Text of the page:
BAMAKO — Mali's new foreign minister said Tuesday that winning back the Islamist-occupied north was the top priority of a unity government which was formed on orders from West African mediators.
"The priority is reconquest, the liberation of the north from dark forces currently occupying it," said Tieman Coulibaly, who was appointed as foreign minister on Monday, joining 12 other new cabinet members in the government shake-up.
He was speaking in an interview with French International Radio (RFI).
The new government, announced by presidential decree on Monday, saw six ministers booted out of their positions in an administration formed to take over from a military junta that took power in a March coup.
Once one of the region's most stable democracies, Mali has crumbled into despair since President Amadou Toumani Toure was overthrown by the military.
The ensuing political turmoil allowed Al-Qaeda-linked Islamist rebels to wrest control of the vast desert north, an area larger than France or Texas, where they have enforced strict sharia law.
The new government was formed after an order from Economic Community of West African States (ECOWAS) mediators. Embattled interim authorities stood by helplessly as the Islamists deepened their hold on the north.
Controversial Prime Minister Cheick Modibo Diarra remains at the head of government despite calls for his resignation from much of Mali's political class who accused him of incompetence and having no plan to win back the north.
Interim President Dioncounda Traore in August declared his confidence in his prime minister, a renowned astrophycisist and former chairman of Microsoft Africa.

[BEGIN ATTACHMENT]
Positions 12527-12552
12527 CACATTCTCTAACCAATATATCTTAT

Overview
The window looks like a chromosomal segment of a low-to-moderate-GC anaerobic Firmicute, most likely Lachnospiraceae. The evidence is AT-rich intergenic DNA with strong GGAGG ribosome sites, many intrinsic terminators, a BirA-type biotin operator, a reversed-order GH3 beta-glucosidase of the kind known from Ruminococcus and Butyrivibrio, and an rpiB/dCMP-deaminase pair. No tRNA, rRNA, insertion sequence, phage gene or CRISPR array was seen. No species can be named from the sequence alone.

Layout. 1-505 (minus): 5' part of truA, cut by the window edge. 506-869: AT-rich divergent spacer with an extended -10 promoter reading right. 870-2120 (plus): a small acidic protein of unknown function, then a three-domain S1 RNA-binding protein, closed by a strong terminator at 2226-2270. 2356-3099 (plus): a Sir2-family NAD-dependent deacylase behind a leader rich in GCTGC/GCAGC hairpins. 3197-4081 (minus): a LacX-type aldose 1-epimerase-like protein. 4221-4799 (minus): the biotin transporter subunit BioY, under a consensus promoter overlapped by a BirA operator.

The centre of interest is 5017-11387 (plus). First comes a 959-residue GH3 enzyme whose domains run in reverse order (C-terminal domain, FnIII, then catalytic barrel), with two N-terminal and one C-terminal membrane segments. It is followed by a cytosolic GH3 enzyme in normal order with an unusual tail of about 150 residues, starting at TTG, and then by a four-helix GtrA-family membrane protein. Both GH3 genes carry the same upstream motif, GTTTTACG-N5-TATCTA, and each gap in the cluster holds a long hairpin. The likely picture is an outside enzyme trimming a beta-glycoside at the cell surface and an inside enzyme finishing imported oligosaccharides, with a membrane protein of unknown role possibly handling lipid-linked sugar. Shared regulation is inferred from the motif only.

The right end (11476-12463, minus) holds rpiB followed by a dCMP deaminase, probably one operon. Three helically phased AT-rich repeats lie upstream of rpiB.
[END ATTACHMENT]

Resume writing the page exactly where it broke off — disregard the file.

It is hoped the more inclusive government will be able to come up with a solution to win back the north, including requesting the deployment of some 3,000 troops made available by ECOWAS.
The national unity government is made up of 31 ministers of almost all political shades including four women.
It includes a new ministry of religious affairs, allies of the prime minister as well as retaining military members close to the former junta in their respective roles as defence, security and territorial administration ministers.
According to a document seen by AFP on Tuesday and dated August 15, Diarra has decided to hold a "national dialogue" on how the transition should be led.
He has created a committee of seven people with diverse political backgrounds to set up the talks on an as yet unknown date.
The plans of the government to tackle the Islamist occupation remain unclear.
The extremists seek an Islamic state, and have in recent weeks stoned an unmarried couple to death and cut off the hand of a thief, whipping smokers and drinkers and forcing women to cover up.
Security experts say the various armed Islamist groups are acting under the aegis of Al-Qaeda in the Islamic Maghreb (AQIM), prompting fears the zone could become a haven for terrorists.
Fighters from Ansar Dine (Defenders of Faith) have also destroyed part of Timbuktu's cultural treasures, declaring the ancient Muslim shrines "haram" or forbidden in Islam.
ECOWAS has presented Bamako with a plan to secure the transition regime and train up Malian soldiers before heading to the north. Bamako has rejected the offer to have regional soldiers secure government institutions.
"Regarding the military intervention, that is where there are difficulties, probably because the military objective as such has not been clearly defined," said Burkina Faso Foreign Minister and chief mediator in the crisis, Djibrill Bassole.
He said in an interview with RFI that Mali's army needs training, equipment and restructuring to be able to win back the north, as an eventual ECOWAS force would only be acting "in support".
The new government also has to organise presidential elections.
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